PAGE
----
Additionally, it is always beneficial to be informed on how long points will be present on your driving record depending on the state. Although points present on your license will differ and eventually fall off, they might significantly raise your insurance rates, as well as a suspension of your license if you have previous violations on your record.
Can Your Insurance Premium Be Affected?
When receiving a speeding ticket, fines are applied to your citation to be paid and points may be issued to your license. While car insurance companies do not always view driver’s license points when determining premiums, your premium may rise because of your infarction due to insurance company’s preferred methods of calculating the effects of traffic violations. Increasing rates will result in a surcharge from your insurer, a typical speeding ticket will usually only lead to a 5 to 10% increase in your annual premium.
The size of the surcharge will depend on the severity of the violation as well as driving history. When deciding to contest speeding tickets, it can sometimes be a challenging process to win such disputes. Depending on where you received the ticket, there may be court or administrative fees that come with deciding to contest. In these instances, there may be some circumstances where you are eligible for a defensive driving course. Such courses could lower your car insurance premium. Some insurance companies may have “ticket forgiveness” programs that could assist as well. Your insurer can give you a better idea of the impact a traffic infraction will cause on your premium and how much your rates may go up as a result.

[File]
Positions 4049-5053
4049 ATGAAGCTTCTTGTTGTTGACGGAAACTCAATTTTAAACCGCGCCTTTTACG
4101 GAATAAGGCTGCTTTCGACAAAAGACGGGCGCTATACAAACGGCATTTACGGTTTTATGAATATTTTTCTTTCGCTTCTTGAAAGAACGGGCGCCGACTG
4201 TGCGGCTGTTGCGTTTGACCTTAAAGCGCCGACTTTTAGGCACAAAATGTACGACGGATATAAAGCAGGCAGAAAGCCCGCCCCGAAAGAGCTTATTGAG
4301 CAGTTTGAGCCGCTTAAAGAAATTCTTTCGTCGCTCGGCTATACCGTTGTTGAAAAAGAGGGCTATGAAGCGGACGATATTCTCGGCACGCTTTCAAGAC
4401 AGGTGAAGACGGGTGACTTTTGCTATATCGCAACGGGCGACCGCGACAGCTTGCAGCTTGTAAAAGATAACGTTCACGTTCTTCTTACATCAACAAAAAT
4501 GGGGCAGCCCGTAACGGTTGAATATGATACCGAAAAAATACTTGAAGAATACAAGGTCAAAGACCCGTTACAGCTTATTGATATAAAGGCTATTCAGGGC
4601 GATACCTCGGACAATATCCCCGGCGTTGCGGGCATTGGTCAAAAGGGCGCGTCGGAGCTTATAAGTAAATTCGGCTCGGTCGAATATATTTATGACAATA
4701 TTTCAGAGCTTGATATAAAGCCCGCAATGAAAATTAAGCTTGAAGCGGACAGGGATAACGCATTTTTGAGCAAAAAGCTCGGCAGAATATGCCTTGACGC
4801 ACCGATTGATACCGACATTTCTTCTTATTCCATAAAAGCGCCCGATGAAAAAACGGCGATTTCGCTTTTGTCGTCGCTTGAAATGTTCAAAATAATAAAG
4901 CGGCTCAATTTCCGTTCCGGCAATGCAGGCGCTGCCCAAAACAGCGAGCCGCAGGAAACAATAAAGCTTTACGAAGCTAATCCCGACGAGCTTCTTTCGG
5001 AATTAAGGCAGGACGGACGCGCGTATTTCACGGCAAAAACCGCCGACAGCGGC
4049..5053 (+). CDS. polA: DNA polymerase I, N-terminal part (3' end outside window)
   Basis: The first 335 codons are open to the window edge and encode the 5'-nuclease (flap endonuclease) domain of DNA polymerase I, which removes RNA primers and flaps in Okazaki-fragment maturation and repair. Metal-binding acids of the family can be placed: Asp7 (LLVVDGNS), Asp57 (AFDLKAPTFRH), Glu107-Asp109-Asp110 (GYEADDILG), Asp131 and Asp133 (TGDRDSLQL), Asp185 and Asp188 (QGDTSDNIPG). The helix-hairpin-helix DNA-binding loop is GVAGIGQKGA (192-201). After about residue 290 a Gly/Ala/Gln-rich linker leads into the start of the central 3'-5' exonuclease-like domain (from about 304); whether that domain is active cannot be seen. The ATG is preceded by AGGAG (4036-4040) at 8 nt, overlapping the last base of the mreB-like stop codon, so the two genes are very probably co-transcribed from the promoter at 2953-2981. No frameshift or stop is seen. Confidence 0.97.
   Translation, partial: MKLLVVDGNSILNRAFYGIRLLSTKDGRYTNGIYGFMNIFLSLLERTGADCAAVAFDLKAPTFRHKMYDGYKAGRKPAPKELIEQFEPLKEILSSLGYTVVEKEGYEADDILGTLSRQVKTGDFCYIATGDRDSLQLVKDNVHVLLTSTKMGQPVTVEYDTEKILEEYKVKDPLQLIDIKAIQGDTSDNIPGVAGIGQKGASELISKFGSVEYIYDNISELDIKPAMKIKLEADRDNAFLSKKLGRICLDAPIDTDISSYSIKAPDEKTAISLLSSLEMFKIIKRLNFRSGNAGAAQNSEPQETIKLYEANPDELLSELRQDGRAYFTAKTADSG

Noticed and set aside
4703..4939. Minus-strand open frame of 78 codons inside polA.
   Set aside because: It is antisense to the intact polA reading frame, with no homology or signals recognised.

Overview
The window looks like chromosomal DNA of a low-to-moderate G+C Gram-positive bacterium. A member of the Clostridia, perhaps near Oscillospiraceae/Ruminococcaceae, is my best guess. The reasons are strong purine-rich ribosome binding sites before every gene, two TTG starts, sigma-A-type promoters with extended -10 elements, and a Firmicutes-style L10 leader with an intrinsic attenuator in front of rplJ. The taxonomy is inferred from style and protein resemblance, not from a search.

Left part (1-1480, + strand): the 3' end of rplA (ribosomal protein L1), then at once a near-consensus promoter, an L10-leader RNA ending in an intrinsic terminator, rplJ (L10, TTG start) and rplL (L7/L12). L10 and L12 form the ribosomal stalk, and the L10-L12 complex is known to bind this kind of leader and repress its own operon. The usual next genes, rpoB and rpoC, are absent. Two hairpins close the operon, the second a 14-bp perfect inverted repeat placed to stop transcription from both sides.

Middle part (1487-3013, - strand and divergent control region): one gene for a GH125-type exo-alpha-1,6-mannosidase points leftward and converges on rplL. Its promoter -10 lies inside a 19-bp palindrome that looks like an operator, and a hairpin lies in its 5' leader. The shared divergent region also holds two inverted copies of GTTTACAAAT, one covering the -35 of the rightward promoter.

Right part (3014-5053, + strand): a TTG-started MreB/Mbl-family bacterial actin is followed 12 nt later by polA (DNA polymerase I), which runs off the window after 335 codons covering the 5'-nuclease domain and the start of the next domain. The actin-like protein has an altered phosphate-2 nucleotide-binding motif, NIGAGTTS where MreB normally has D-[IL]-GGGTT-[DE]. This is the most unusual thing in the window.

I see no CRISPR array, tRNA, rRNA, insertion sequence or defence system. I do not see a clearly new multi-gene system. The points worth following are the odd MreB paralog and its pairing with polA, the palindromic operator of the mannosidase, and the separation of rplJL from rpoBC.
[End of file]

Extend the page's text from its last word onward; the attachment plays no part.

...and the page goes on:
How Does This Compare To Other Moving Violations?
While speeding is one of the most common traffic violations, it is not the only one that could potentially lead to points being tacked onto your driving record. Some additional infractions include running a stop sign, illegal passing, driving in the carpool lane without the proper number of passengers, making an illegal U turn, and various others. Each of these violations will likely result in a fine and may add points to your driver’s license. The number of points added will depend on the severity of the violation as well as the state in which it occurred. It is important to be aware of the potential consequences of a traffic violation before you commit one.
No one wishes to receive a speeding ticket or any type of infraction on their driving record. Speeding tickets can potentially be frustrating because of the expenses, consequential insurance rates, and negative impressions on your driving record. Because of the differing causes of how speeding tickets affect you, it is important to be informed of the influence such tickets have on your insurance premiums and driving records and ways to improve those circumstances.